Canada Post honors 100th anniversary of the remembrance poppy
By David Hartwig
On Oct. 29 Canada Post issued a stamp celebrating the 100th anniversary of the official adoption of the poppy as a symbol of remembrance in the country. The date had significance because each year the Royal Canadian Legion’s National Poppy Campaign begins on the last Friday of October. This release coincided with this year’s start of the campaign.
Striking in its simplicity, the stamp portrays a single red poppy flat against a white background. Subtle text in the upper right corner gives the range of years from the start of the poppy’s adoption to now.
The letter “P” inside the red maple leaf in the lower right indicates that it is a permanent-rate stamp paying the basic domestic letter rate (currently 92¢).
A press release from Canada Post explained that each year the legion raises close to $20 million through the Poppy Fund. The flowers are distributed freely, although the legion accepts donations. These donations help to provide financial assistance and other support for veterans and their families.
The press release further explained that poppies in the battlefields of France and Belgium during World War I inspired Lt. Col. John McCrae of Guelph, Ontario, to write the poem In Flanders Fields after losing a friend in the Second Battle of Ypres.
This poem started the trend that led to the Great War Veterans’ Association of Canada (the legion’s predecessor) adopting the poppy as a symbol of remembrance on July 6, 1921. Now, the annual campaign gives citizens a highly visible way to honor all those who have served.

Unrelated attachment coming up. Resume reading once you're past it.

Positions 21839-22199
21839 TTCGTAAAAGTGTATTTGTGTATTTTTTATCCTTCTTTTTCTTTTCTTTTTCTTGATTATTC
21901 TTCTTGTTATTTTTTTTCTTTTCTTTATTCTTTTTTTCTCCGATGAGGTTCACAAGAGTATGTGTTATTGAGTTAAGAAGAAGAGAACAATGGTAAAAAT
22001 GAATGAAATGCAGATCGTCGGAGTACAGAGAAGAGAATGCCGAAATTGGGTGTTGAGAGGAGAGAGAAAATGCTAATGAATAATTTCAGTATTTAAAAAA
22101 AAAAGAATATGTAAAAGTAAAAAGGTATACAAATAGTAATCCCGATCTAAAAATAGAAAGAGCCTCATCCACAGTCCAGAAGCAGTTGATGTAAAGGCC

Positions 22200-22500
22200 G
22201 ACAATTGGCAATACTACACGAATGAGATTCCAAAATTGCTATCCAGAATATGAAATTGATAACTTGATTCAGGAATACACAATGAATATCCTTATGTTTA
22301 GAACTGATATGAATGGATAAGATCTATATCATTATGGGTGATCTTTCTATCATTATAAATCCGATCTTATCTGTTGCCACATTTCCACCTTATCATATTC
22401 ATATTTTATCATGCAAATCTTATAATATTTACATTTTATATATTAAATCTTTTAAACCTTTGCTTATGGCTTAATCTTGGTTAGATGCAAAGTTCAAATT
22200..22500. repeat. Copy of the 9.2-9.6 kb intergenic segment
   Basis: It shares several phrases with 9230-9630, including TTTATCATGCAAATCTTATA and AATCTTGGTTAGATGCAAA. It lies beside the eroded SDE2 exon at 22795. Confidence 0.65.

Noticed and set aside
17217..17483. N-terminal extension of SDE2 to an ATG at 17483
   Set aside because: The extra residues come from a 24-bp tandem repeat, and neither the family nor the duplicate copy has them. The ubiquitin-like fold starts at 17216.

Blair Thomson of the studio Believe In designed the stamp. According to Canada Post’s magazine for collectors, Details, Thomson is also an ardent philatelist. Colour Innovations printed a run of 250,000 by four-color lithography.
Special care was given in matching the red ink of the poppy on the stamp to the crimson of the natural flower. The inner parts of the flower are black. For the flower’s pinhead, metallic ink further provides a dark contrast to the red of the petals. Taken together, the two parts of the flower vividly appear against the white background of the stamp.
Thompson said of his stamp design in Details, “I envisioned packages and letters literally wearing their own poppy.”
“My approach is to strip away all that’s unnecessary, focusing on the purest form of visual clarity, and eliminating distraction,” he added.
“To me, simple, beautiful compositions have the greatest impact, are emotionally stimulating, and resonate longer in the mind.”
The stamp is available in booklets of 10 (Canada Post 414175111). Canada Post’s first-day cover (414175131) has the stamp on a crimson background with an Ottawa, Ontario, cancel featuring “100” to signify the centennial.
Both products are available from Canada Post, and by mail order from Canada Post Customer Service, Box 90022, 2701 Riverside Drive, Ottawa, ON K1V 1J8 Canada; or by telephone from the United States or Canada at 800-565-4362, and from other countries at 902-863-6550.
They also are available from many new-issue stamp dealers, and from Canada Post’s agent in the United States: Interpost, Box 400, Hewlett, NY 11557.
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